August 2, 2013 |
Joan Collins, the 80-year-old "Dynasty" star, reportedly asked to be removed from Shirley Jones' tell-all autobiography in a scene involving the offer of an orgy. Jones recently published "Shirley Jones: A Memoir. " In the book, the "Partridge Family" actress and Oscar-winner depicts a scene in which the young actresses and their then-husbands, Jack Cassidy and Anthony Newley, had dinner at Collins and Newley's Beverly Hills home in the late '60s. In the book, Jones writes that Collins, "who was wearing a low-cut something or other, seemed like an interesting woman.
June 24, 2010
I Know Where I'm Going Katharine Hepburn, A Personal Biography Charlotte Chandler Simon & Schuster: 350 pp., $26
February 6, 2012
The Science of Yoga The Risks and the Rewards William J. Broad Simon & Schuster: 335 pp., $26
December 4, 2009
The Last Empress Madame Chiang Kai-shek and the Birth of Modern China Hannah Pakula Simon & Schuster: 792 pp., $35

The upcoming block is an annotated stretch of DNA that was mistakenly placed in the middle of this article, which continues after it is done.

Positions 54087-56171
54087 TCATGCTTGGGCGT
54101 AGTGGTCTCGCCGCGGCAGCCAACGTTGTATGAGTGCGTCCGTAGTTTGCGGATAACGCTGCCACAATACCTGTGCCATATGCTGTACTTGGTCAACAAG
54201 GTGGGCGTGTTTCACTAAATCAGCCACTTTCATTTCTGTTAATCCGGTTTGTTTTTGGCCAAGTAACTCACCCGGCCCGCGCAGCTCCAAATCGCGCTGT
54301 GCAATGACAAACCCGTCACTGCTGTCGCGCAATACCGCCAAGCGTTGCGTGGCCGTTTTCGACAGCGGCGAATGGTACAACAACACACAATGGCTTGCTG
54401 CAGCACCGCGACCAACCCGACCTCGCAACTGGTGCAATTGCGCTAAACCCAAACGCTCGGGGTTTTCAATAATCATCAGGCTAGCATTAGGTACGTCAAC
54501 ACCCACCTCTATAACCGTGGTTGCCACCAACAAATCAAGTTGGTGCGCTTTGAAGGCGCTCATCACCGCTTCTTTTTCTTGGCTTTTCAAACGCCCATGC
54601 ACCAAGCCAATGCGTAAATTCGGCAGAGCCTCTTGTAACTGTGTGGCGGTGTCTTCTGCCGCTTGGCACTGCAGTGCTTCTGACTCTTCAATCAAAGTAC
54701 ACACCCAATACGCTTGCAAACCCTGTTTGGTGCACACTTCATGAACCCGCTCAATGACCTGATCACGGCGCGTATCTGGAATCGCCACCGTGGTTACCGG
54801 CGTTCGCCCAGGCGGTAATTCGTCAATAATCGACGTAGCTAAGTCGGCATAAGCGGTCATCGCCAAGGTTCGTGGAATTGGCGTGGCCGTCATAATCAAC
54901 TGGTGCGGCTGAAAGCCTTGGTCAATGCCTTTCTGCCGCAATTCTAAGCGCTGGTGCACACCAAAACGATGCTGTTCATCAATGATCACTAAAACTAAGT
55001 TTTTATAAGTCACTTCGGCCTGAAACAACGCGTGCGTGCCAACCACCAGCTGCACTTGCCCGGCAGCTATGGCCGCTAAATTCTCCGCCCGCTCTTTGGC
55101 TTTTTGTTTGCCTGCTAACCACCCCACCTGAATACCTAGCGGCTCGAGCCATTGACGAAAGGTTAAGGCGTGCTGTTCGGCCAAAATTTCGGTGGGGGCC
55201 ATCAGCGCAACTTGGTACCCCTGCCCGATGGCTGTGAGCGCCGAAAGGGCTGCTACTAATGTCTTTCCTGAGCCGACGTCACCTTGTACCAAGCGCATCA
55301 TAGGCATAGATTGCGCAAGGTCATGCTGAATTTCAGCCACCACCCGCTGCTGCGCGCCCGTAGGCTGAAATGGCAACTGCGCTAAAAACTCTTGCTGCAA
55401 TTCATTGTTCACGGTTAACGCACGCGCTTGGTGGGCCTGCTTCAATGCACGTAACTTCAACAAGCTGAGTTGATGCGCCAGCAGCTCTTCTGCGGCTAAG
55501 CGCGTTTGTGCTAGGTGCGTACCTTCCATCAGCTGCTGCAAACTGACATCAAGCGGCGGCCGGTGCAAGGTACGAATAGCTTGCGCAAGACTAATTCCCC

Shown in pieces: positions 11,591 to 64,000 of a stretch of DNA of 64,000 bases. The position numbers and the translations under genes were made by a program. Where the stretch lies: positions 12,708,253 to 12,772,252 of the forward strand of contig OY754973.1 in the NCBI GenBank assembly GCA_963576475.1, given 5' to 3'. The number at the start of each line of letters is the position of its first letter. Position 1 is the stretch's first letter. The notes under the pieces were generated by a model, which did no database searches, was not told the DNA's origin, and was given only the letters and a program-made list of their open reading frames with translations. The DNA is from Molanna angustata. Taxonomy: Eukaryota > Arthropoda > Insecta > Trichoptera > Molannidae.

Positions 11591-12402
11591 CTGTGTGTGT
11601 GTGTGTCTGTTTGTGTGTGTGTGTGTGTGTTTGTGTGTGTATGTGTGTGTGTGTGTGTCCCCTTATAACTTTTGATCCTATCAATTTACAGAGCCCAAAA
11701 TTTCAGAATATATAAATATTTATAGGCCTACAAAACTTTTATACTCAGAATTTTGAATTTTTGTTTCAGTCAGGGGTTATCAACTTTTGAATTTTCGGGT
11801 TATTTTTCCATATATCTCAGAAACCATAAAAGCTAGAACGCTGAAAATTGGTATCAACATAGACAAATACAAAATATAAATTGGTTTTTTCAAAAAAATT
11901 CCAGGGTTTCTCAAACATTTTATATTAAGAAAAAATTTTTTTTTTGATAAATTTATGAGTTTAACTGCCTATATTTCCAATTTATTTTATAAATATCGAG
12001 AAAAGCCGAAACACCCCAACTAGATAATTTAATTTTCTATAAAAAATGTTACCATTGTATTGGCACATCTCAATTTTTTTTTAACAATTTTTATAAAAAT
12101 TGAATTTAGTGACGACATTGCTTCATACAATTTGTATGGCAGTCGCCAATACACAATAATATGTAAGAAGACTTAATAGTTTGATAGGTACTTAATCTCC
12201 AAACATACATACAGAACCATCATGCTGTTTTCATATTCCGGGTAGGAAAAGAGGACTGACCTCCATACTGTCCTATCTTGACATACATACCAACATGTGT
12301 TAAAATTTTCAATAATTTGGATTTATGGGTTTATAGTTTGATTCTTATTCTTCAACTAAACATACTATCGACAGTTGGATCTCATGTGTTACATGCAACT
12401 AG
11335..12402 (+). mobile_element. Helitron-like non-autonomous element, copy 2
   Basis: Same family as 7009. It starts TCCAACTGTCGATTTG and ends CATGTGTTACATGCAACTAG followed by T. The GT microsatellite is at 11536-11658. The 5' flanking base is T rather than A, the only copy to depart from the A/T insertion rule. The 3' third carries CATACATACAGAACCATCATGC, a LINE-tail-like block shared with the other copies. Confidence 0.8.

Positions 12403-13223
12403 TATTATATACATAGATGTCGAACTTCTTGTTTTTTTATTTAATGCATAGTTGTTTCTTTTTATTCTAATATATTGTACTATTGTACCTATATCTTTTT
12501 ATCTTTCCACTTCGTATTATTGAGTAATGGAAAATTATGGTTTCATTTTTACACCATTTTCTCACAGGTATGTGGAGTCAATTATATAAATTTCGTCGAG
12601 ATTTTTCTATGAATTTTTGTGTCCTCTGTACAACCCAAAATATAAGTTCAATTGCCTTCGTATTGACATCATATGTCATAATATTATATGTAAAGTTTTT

October 6, 2010
The Conservative Assault on the Constitution Erwin Chemerinsky Simon & Schuster: 326 pp., $27
June 10, 2010
Della A Memoir of My Daughter Chuck Barris Simon & Schuster: 206 pp., $25
April 25, 1989
Stephen P. Taylor has been named senior vice president-finance at Paramount Pictures Corp., Los Angeles. Taylor succeeds Andrew C. Evans, who is joining Simon & Schuster, also a Gulf & Western company. Taylor previously was vice president and corporate controller for Paramount.
October 8, 2010
In His Own Write and A Spaniard in the Works John Lennon, with introductions by Yoko Ono and Paul McCartney Simon & Schuster: 96 pp., $15
June 20, 2013 |
Literary tourists traveling to New York have long been drawn to the Algonquin Hotel , the site of the famed Algonquin Roundtable. Full disclosure: "Literary tourists" include me -- I've been there more than once to have a martini in its lounge. The Algonquin was where a group of writers, wits and key literary figures met starting in 1919 to eat, argue and, of course, drink. Dorothy Parker, the petite poet with an acid pen and a hollow leg, was one of its stalwarts. So was Robert Benchley, one of his generation's most popular humorists; Pulitzer Prize-winning playwright Edna Ferber; writer, editor and producer George S. Kaufman, winner of two Pulitzers; New York Times drama critic Alexander Woollcott; and Harold Ross, who, midway through the Roundtable's eight-year run, founded the New Yorker magazine.